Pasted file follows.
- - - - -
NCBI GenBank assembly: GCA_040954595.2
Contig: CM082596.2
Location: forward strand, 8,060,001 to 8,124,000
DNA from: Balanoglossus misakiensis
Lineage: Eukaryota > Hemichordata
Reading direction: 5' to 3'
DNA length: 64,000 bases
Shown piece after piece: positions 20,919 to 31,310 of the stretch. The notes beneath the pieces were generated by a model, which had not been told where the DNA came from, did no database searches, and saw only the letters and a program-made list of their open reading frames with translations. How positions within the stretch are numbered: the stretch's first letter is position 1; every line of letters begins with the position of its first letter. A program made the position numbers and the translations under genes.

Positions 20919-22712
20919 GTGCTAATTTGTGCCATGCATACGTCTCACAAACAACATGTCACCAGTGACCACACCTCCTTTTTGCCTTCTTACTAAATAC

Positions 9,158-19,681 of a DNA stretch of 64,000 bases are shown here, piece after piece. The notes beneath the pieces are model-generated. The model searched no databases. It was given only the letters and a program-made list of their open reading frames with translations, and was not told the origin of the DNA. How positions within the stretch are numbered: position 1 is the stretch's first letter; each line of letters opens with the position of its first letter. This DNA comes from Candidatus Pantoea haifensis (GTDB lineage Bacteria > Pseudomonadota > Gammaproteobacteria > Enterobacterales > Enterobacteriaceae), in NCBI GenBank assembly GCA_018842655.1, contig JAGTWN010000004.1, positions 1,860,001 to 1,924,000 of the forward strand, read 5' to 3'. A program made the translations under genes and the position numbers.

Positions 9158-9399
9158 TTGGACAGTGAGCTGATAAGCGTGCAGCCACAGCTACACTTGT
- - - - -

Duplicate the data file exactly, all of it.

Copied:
NCBI GenBank assembly: GCA_040954595.2
Contig: CM082596.2
Location: forward strand, 8,060,001 to 8,124,000
DNA from: Balanoglossus misakiensis
Lineage: Eukaryota > Hemichordata
Reading direction: 5' to 3'
DNA length: 64,000 bases
Shown piece after piece: positions 20,919 to 31,310 of the stretch. The notes beneath the pieces were generated by a model, which had not been told where the DNA came from, did no database searches, and saw only the letters and a program-made list of their open reading frames with translations. How positions within the stretch are numbered: the stretch's first letter is position 1; every line of letters begins with the position of its first letter. A program made the position numbers and the translations under genes.

Positions 20919-22712
20919 GTGCTAATTTGTGCCATGCATACGTCTCACAAACAACATGTCACCAGTGACCACACCTCCTTTTTGCCTTCTTACTAAATAC

Positions 9,158-19,681 of a DNA stretch of 64,000 bases are shown here, piece after piece. The notes beneath the pieces are model-generated. The model searched no databases. It was given only the letters and a program-made list of their open reading frames with translations, and was not told the origin of the DNA. How positions within the stretch are numbered: position 1 is the stretch's first letter; each line of letters opens with the position of its first letter. This DNA comes from Candidatus Pantoea haifensis (GTDB lineage Bacteria > Pseudomonadota > Gammaproteobacteria > Enterobacterales > Enterobacteriaceae), in NCBI GenBank assembly GCA_018842655.1, contig JAGTWN010000004.1, positions 1,860,001 to 1,924,000 of the forward strand, read 5' to 3'. A program made the translations under genes and the position numbers.

Positions 9158-9399
9158 TTGGACAGTGAGCTGATAAGCGTGCAGCCACAGCTACACTTGT